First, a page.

"It would mean a lot to our program and it would be monumental. People don't know the commitment student-athletes make especially during the offseason to get better and strive for goals like making the NCAA."
• James Mays, Clemson
Mays was ineligible for the last half of the 2005-06 season, when he was a sophomore, so he was on the court for 28 straight wins: the Tigers' 11-0 start that season, followed by their 17-0 start in 2006-07.
But he also was a big contributor as the Tigers stumbled down the stretch and shockingly missed the NCAA Tournament last season.
This season, Clemson is off to a 12-2 start. Mays missed five games with a hip injury, but he's back and scored 18 points in a New Year's Day win over Alabama.
Clemson has been close but just can't get over the hump -- at least not yet. Sunday night, the Tigers lost a heartbreaking game to North Carolina in overtime.
"We've been close the last couple of years, but for one reason or another have fallen short of our goal," Mays said prior to that game. "Last season we got off to a great start, hit a bump in the road, then finished strong. This year we hope to continue our strong play throughout the course of the season. If we do that, an NCAA bid will take care of itself.
"I believe this year's team has the experience and the talent necessary to make a run toward achieving this goal. We know it's not an easy road, as we've learned over the past few years. But it's a challenge we certainly look forward to meeting."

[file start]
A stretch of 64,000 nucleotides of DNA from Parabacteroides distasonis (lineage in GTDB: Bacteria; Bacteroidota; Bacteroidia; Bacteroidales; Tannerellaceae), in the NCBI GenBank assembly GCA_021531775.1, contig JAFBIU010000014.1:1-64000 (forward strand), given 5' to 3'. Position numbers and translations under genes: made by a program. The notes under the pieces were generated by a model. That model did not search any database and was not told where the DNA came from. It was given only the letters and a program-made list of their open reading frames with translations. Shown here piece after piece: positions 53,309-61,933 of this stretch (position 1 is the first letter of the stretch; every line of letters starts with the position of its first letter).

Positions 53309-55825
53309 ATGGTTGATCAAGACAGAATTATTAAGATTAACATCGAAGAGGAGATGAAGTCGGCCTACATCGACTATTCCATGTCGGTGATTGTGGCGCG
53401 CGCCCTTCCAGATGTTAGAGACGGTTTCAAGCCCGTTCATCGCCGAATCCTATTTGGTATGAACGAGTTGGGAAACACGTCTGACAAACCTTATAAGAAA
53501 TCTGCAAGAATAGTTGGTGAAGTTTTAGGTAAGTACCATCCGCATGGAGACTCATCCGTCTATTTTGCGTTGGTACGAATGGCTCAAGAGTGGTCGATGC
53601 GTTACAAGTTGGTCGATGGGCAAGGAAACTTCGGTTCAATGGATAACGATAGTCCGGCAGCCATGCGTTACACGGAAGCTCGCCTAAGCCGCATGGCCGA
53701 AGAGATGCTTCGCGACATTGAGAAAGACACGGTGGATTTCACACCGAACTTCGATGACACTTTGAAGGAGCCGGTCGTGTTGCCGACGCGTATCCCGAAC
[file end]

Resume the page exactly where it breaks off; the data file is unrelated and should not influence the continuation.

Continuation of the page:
• Lanny Smith, Houston
the starting point guard in his first two seasons with Houston, but he had to sit out 2006-07 with a foot injury that resulted in two surgeries. He's back and has started nine games as the Cougars have jumped out to an 11-2 start.
What would it mean for him to be in the NCAA Tournament?
"When I came here, the coach at the time [Ray McCallum] sold me on the idea of being one of the building blocks to bringing the University of Houston back to national prominence," Smith said. "After Coach [Tom] Penders came here, we were on the bubble a couple of times. That was frustrating knowing that we were close. To make it to the Tournament would be the perfect ending to my collegiate career."
Smith, a Houston native, also hears it from his peers.
"A lot of people questioned my decision to come to the University of Houston," he said. "Then, every year I would see a lot of my buddies who went to different schools play in the NCAA Tournament every year. They always would ask, 'When are you all going to go?' or 'Are you ever going to make it?' They are still questioning my decision."
• Anthony King, Miami
King is with the Canes this season only because of a rule change that allowed him to receive a medical redshirt last season after he injured his wrist in the team's eighth game. He's one of the main reasons the Canes are off to a 13-1 start.
"It feels great to have a strong nonconference start heading into a tough ACC schedule," he said. "We are in a great position to make a run for the NCAA Tournament -- something that hasn't been done since I've been here. It would mean everything to get to the NCAA Tournament. One of your main purposes in playing college basketball is to get to the tournament. With all the hard work, sweat [and] practices, everything that you work for is to get there."
Andy Katz is a senior writer at ESPN.com.